A new film and books about organizer and strategist Bayard Rustin bring attention to the crucial, hidden tradition of practical radicalism.
President Obama and Republican leaders are currently debating whether or not to extend the 2011 Social Security tax reductions for one more year. The usual Social Security payroll tax is 6.2% on all income under $110,100. In 2011 that was reduced to 4.2% for one year only.
The cut arose from a deal last December. The Republicans agreed to lower payroll taxes on people with five-figure incomes for one year but cutting the Social Security tax. The Democrats agreed to lower income taxes on people with six, seven, and eight figures incomes for two years by extending the 2001 Bush tax cuts.
So here we are in December 2011 debating the extension of the five-figure payroll tax cuts without the leverage of expiring income tax cuts on the six, seven, and eight figure salaries. Poor strategy? Doubtless. No one outside the White House has accused the Obama administration of good strategy.
Without the expiry of the 2001 Bush tax cuts as a bargaining chip, some interesting horse trading is now in progress on Capitol Hill.
[pullquote]Without the expiry of the 2001 Bush tax cuts as a bargaining chip, some interesting horse trading is now in progress on Capitol Hill.[/pullquote]
The House Republicans have demanded that any extension of the payroll tax cut be offset by the building of an oil pipeline, the 327-mile Keystone XL pipeline from Alberta to Nebraska. What an oil pipeline has to do with payroll taxes is anyone’s guess. It smacks of Washington business as usual.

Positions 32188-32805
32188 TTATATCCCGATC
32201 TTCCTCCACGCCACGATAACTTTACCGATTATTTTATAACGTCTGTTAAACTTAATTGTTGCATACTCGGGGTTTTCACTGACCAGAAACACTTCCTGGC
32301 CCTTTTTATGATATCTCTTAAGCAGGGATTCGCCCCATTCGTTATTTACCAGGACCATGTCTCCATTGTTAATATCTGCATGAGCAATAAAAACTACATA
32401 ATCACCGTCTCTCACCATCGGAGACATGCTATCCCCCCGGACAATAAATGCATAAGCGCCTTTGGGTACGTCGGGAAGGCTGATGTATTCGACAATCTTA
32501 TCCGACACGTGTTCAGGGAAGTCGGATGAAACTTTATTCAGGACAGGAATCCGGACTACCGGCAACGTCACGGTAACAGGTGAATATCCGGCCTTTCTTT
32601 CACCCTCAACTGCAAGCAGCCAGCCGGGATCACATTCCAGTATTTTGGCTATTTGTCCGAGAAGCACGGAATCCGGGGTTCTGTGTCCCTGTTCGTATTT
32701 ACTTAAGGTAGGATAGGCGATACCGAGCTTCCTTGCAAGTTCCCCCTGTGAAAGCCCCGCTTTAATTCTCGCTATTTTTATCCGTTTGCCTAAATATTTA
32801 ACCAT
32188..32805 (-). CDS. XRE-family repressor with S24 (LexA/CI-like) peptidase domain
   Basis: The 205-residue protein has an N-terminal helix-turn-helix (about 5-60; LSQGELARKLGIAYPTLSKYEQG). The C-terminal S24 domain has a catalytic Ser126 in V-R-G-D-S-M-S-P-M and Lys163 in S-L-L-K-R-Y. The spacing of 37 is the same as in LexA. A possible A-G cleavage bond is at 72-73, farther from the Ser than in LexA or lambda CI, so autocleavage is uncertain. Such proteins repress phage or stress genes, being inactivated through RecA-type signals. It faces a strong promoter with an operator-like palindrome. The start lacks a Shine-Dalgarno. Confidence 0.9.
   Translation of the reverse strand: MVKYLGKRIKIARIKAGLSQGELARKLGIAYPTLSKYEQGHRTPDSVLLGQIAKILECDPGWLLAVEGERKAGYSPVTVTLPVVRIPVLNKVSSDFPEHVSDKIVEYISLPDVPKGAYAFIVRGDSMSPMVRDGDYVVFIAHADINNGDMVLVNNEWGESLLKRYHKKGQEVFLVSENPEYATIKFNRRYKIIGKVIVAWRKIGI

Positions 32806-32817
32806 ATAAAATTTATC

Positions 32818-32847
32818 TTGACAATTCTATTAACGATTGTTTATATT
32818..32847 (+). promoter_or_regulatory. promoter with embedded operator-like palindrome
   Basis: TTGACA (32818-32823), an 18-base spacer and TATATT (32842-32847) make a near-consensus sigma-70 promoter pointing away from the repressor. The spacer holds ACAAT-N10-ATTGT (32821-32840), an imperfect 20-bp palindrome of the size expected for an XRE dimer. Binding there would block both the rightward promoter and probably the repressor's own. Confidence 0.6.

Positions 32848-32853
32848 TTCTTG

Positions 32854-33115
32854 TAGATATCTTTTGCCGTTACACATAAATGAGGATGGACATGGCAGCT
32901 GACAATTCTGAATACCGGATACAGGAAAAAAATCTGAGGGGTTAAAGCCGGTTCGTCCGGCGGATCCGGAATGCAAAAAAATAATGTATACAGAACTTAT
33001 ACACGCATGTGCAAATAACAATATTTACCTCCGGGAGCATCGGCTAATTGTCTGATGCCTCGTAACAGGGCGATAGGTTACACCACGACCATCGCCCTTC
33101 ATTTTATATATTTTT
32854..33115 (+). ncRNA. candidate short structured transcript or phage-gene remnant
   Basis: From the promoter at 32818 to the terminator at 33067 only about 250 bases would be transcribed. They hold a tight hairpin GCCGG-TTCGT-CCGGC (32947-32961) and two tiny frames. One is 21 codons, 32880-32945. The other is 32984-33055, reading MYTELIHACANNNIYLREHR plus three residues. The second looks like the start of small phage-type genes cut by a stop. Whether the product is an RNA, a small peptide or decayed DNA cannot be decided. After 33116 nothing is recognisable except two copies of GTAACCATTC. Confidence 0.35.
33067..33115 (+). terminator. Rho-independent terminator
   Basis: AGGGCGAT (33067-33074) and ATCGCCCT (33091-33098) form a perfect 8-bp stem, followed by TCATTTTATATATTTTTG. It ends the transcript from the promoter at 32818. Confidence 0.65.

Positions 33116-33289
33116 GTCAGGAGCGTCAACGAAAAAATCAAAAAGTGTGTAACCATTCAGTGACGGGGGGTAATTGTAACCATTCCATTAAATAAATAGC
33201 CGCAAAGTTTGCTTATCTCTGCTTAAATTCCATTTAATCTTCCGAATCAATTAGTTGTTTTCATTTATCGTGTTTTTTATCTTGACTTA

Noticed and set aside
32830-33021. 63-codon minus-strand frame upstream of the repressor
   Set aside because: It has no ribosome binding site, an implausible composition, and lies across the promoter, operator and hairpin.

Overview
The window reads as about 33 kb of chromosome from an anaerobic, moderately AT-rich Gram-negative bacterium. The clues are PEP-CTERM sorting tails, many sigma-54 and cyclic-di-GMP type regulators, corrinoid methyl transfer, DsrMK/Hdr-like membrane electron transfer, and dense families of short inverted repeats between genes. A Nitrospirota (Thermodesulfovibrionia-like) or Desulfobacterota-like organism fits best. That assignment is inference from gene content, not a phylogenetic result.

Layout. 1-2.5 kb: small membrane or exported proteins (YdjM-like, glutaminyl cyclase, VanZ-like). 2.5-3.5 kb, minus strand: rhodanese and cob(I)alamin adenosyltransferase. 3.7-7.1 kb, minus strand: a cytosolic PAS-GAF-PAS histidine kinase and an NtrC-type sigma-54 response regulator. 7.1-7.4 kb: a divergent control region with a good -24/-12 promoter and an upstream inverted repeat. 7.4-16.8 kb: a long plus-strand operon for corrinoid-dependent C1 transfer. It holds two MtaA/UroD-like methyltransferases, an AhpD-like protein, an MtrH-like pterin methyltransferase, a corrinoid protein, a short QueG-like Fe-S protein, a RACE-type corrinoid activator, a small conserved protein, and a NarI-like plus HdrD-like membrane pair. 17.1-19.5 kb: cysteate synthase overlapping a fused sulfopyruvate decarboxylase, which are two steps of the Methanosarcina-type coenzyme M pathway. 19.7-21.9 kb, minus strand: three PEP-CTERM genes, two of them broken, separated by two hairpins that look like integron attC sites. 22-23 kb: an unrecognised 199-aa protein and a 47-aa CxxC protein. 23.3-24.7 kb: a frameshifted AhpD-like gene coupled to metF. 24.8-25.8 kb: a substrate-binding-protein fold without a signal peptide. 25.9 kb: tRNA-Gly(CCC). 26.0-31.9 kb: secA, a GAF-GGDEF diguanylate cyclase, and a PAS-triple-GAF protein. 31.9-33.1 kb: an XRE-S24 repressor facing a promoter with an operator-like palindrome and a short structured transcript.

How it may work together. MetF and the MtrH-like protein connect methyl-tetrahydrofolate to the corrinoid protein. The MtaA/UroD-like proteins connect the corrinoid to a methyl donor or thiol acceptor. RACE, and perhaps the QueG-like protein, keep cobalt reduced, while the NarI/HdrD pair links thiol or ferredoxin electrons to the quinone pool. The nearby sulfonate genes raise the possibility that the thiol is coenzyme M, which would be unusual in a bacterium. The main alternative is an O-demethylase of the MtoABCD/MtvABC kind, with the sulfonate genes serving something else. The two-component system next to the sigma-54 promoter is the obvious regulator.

The Republicans also want a pay freeze for federal workers through the end of 2013. The Republican party has been at war with federal workers (27% of them unionized) for decades. Federal workers are an easy target for pay freezes: they’re not allowed to strike.
The third major plank in the House Republican bill is an increase in Medicare charges for America’s elderly.
As a concession, they’re willing to bar millionaires from collecting unemployment insurance and food stamps. Call it the Jon Corzine provision. Don’t forget: Corzine may be a recently unemployed investment banker, but he’s still a Democrat.
How should we pay for an extension of the 2011 payroll tax cut? We should make it permanent by making everyone pay payroll taxes at the same rate. A flat tax for Social Security.
[pullquote]We have to choose between a tax break for those making over $110,100 a year or a tax increase for those making over $110,100 a year.[/pullquote]
In 2012, American workers will pay Social Security payroll taxes only on their first $110,100 of wages. For most Americans, that’s all of their wages. Only a lucky 10% of Americans make more.
If that lucky 10% of the American population were forced to pay payroll taxes on all of their wages, it would generate over $100 billion more every year than the current regressive tax. In other words, it would about pay for extension of the payroll tax cut. A progressive tax on social security — in which the rich pay a higher proportion of their income — could actually generate revenue.
No one wants to pay taxes. But when we have to choose between a tax break for those making over $110,100 a year or a tax increase for those making over $110,100 a year, the choice is clear. It’s time to make Social Security a flat tax. A rate of 4.2% for everyone is fairer than 6.2% for the working class and less and less for the rest.